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In both market share and mind share, passively cooled video cards are not popular. Very few are available to buy, and those that are available are not reviewed as often as other video cards. This is a problem, because passively cooled video cards, unlike most video cards, are a significant change from the reference design. This provides the opportunity for the vendor of the card to screw things up, resulting in a product that crashes constantly or dies tragically young. But despite the risks, there are situations where passively cooled cards are a good idea. GPU fans are a major source of PC noise, particularly in HTPCs. Buying a passively cooled card means that there is no droning whirl that must be tolerated.
The three cards presented below are good choices for passively cooled cards because they have proven themselves. They cover a range of applications, but all have been well reviewed and will be stable as long as they are kept in a temperate environment.
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ASUS Silent Series Radeon HD 4350
The tiny, cheap Radeon 4350 is actually easy to find with a passively cooled GPU. It is a small card with lower power consumption, targeted towards those who have only Intel integrated graphics and need an upgrade that lets them run Vista Aero and watch video without choppiness. For these tasks, and even for running games like World Of Warcraft or The Sims, the Radeon HD 4350 has more than enough power. Make no mistake - although this is a discrete graphics solution, it does have its limits. But since it is priced at around $40 dollars, these limits are fairly clear, and you'll be more than happy with the card as long as you're realistic about your expectations.
As said, while the Radeon HD 4350 has many passively cooled options, The ASUS Silent Series card gets the nod because it keeps a very low profile, it has received consistently good reviews, and it provides HDMI out without the need for an adapter. These are minor advantages, but they're all very important when using a video card in a small, lower power home or office PC. ASUS also has a reputation for quality in its motherboards, and this seems to hold up in its video cards. In my experience, ASUS cards seem better put together than cards from companies like Powercolor or Sapphire.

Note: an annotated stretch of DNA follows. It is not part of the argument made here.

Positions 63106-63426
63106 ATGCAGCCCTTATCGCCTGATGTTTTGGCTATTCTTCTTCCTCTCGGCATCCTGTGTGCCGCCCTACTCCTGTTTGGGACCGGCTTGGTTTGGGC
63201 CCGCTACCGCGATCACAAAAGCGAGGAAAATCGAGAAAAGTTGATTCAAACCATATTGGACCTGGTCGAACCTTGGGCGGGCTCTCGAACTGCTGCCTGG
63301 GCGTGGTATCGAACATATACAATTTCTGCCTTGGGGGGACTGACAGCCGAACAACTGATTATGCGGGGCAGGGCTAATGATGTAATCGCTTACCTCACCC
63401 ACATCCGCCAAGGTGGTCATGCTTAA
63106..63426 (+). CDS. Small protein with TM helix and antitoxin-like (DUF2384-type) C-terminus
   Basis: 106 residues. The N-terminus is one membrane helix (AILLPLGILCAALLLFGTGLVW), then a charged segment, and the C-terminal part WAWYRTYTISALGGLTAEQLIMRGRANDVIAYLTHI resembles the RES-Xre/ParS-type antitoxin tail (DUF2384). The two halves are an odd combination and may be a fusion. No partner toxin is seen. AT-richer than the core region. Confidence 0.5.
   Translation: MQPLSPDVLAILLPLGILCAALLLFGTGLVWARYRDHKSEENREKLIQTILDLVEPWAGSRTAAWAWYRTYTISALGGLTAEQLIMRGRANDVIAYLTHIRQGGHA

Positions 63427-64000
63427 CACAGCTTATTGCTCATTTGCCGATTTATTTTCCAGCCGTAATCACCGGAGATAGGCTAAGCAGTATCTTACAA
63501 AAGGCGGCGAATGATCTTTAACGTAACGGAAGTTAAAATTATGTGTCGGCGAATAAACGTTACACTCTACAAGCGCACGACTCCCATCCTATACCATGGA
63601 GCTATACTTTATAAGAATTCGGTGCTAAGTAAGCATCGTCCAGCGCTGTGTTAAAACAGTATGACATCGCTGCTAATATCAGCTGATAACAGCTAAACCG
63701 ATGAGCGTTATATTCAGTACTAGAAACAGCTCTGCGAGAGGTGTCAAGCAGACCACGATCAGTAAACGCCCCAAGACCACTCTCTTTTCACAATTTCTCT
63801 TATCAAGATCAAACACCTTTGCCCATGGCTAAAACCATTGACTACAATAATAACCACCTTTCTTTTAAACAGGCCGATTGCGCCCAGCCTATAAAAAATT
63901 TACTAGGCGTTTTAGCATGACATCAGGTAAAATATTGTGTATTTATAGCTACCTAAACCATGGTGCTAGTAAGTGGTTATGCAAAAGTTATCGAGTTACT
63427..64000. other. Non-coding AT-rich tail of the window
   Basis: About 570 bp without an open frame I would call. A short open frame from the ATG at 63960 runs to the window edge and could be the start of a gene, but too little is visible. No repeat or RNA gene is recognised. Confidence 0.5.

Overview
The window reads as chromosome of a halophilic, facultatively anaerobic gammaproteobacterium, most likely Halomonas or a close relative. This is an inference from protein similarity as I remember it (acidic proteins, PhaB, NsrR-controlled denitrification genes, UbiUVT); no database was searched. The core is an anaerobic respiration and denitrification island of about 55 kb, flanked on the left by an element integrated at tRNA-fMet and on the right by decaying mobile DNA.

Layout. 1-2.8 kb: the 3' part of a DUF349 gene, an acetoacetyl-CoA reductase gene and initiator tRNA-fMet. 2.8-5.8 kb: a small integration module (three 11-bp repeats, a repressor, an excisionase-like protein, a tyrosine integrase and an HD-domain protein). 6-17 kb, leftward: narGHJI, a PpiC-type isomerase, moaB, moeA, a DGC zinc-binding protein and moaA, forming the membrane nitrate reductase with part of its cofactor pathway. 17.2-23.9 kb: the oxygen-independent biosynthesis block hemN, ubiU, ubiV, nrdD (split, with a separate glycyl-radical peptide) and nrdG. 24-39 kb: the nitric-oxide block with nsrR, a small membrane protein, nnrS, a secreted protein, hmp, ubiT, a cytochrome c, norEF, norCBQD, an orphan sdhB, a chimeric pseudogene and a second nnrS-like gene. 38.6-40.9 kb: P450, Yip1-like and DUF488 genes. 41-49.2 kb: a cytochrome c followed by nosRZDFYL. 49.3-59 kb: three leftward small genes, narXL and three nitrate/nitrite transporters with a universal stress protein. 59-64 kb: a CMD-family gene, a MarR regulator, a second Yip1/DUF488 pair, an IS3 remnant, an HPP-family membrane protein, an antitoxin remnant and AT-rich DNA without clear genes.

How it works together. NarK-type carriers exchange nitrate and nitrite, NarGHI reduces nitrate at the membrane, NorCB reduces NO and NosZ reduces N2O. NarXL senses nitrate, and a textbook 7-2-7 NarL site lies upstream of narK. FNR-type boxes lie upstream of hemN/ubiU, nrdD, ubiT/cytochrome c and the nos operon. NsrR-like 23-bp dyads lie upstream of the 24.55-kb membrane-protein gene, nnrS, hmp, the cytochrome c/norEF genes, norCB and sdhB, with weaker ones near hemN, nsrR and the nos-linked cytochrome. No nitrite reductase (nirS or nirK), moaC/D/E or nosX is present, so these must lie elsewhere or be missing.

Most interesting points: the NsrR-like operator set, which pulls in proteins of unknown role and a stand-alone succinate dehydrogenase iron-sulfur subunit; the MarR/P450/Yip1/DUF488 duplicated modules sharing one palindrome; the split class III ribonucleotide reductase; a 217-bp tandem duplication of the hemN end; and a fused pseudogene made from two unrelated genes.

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HIS Hightech iSilence Radeon HD 4670
HIS is a niche manufacture that has a reputation for its cooling solutions, so its no surprise that an HIS card would end up on this list. In this case, the card getting the nod is the iSilence Radeon HD 4670. The Radeon HD 4670 is a good compromise for those wanting passive cooling, because it does not run so hot that passive cooling solutions are impractical, yet it offers enough power to run any kind of high-def video you might throw at it. It is even reasonably capable in games, as long as you stay away from intense shooters like Crysis.
The iSilence Radeon HD 4670 is a particularly good choice because its cooling solution seems to work very, very well. This is impressive, because while the Radeon HD 4670 is far cooler than the more powerful 48xx series Radeons, it still generates enough heat that a bad passive cooler could result in over-heating. In all but the smallest HTPCs, the iSilence Radeon HD 4670 is a good choice. The only problem is its price. Paying a premium isn't unusual for a passively cooled cadr that has reasonable performance, and with a price usually hovering around $120 dollars, the Radeon HD 4670 is no exception.
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ASUS Silent Series 9600GT
That's right, another silent ASUS card. As much as I like to diversify the recommendations I give out, in this case I simply could not justify any other card. There are very few passively cooled cards available that have the ability to play games at reasonably high detail and resolution settings. In fact, it seems that passively cooled gaming cards are, as a rule, a bad idea to buy. This ASUS is a rare exception, and that makes it a very good card.
As with all passive video cards, it is important to be reasonable with your expectations. The 9600GT will not play Crysis well with high detail setting on large monitors. However, it will play any Source engine game at high detail settings, as well as virtually any MMORPG or strategy game.
In terms of cooling, it is obvious why the ASUS's 9600GT manages to buck the trend of passively cooled gaming cards which overheat. It has a massive double-height cooler that spans the entire length of the 9600GT, which is about 8 inches long. Obviously, this is not a card that is going to fit into a slim HTPC, and if you're building an HTPC it is likely that a Radeon 4350 or 4670 will serve you better, depending on the level of performance you need. But if you for some reason need a gaming machine which is extremely quiet, then the ASUS Silent 9600GT is absolutely the card to buy.